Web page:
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I bought a washing machine because I'm living in an apartment where no in-house washing machine for the pandemic period.

The toilet water supply outlet is 3/8``, it looks like the photo below: enter image description here

Now I need to convert it into an extra outlet so it can works for both the toilet and my washing machine at the same time.

The washing machine hose is 3/4`` like the photo below: enter image description here

So I guess the most convenient solution is to buy a 3-way Add-A-Tee 3/8`` inlet and 3/8`` outlet, 3/4`` outlet, it should look similar to this:

Add-A-Tee

Unfortunately, I have been looking online for hours, but I couldn't find the correct one, I'm not sure if I didn't type the correct keywords or such size doesn't exist.

If someone is more familiar with this area, could you help me to find it out, it can be on Amazon, eBay, or any e-commerce(I'm living in Canada, but as long as I know this the model, I should be able to find a vendor deliverable to my home).

If this Add-A-Tee or adaptor doesn't exist, can someone know how to deal with such a problem?

Thank you so much.

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  • Where will it drain and where will you plug it in?
    – jay613
    Feb 9 at 12:33
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Assuming this is a rental, I do not recommend this at all. If anything goes wrong, and things can go very wrong, you will have a flood on your hands and your landlord will not be happy.

If you own this apartment, I do not recommend this at all. The chances of things going wrong are relatively big, and even if everything works correctly, the flow rate will be very low because this connection is designed for a toilet and won't simply "scale up" to fill a washing machine.

Think about all the pieces needed, normally, for a washing machine:

  • Cold water in
  • Hot water in
  • Electricity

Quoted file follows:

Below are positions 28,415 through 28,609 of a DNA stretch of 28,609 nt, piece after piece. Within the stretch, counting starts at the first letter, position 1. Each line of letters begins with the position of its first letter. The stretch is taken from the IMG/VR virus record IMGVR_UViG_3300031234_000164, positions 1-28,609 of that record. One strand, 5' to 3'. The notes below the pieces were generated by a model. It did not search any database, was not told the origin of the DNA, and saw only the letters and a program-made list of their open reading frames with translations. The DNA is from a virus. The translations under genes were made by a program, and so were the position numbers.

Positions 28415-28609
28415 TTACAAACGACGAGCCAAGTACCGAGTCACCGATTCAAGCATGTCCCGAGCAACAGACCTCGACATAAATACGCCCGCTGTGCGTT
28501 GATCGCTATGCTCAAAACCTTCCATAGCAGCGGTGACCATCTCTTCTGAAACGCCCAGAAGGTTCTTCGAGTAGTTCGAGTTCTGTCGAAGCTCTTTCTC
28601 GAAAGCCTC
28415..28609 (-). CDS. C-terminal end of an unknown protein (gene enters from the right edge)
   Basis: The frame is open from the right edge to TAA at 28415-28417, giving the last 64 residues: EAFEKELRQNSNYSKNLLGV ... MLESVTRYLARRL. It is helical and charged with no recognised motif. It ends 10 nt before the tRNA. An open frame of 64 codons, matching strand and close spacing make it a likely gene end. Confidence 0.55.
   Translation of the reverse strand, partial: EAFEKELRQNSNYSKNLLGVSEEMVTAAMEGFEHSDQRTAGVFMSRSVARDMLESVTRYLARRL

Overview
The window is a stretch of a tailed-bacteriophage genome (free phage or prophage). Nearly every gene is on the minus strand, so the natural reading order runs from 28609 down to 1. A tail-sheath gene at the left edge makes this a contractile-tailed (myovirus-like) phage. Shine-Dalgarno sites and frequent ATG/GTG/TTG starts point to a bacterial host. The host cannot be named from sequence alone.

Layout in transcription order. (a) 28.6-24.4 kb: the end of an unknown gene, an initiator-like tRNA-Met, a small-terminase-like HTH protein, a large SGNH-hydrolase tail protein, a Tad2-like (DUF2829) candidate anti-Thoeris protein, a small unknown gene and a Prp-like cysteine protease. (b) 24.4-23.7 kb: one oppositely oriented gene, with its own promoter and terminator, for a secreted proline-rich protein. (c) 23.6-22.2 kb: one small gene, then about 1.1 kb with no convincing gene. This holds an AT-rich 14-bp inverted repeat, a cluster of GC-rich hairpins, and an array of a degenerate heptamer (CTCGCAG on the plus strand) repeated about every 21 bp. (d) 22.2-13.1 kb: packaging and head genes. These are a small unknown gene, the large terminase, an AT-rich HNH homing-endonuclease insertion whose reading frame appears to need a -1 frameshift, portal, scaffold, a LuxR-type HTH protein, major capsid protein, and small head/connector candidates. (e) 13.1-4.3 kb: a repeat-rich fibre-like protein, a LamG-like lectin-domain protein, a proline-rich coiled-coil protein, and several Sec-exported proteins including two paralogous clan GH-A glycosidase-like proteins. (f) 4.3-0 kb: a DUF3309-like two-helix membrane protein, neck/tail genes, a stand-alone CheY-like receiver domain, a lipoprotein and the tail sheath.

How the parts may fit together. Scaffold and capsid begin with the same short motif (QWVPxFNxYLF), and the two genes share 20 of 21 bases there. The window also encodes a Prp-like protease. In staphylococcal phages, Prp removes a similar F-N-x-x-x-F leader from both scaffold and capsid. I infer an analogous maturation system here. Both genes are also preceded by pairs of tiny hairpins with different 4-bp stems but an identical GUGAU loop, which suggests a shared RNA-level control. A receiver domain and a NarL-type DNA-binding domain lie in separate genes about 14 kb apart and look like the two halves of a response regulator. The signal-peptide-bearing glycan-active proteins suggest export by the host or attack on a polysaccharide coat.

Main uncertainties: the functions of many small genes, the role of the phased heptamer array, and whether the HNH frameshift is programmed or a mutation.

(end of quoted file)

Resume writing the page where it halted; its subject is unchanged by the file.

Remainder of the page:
• Waste water out

This is specifically for cold water in.

Does your washing machine need hot water as well? Or does it heat the water if a cycle calls for hot water?

Electricity is probably the easiest piece, at least for a washing machine. Most US/Canada washing machines use a standard 120V 15A receptacle. On the other hand, if you want to install a dryer then you typically need 240V and also figure out how to handle venting the hot air out.

What about waste water drainage? That may be more than you realize. A typical washing machine pushes out the water very quickly, possibly faster than your sink drain can take it.

What I suggest looking at is a "portable" washing machine. These typically get water using an adapter on a regular kitchen faucet. No permanent installation or changes to existing plumbing, which solves the landlord problem (the only effect on the landlord is higher water usage) and solves the "things can go wrong" problem, at least with respect to plumbing installation.

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  • Drainage shouldn't be much of an issue, it's right next to a toilet, so just put the end of the drain hose into the bowl and make 105 % sure it can't slip out. Regarding the dryer, aren't vent-less condensing dryers a thing your side of the pond? (Perhaps they could even be 120V only given their vastly lower current draw.)
    – TooTea
    Feb 9 at 14:33
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I had a similar problem, so added a T piece with two outlets and its own tap as shown. The source tap at the bottom is old and didn't quite turn off. I feel happier having an extra tap.

For your purpose, may have to add a bush to increase the size at one junction.

In my area it is permitted to do your own plumbing after the non-return valve. (upstream of this plumbing - so not in photo)

enter image description here

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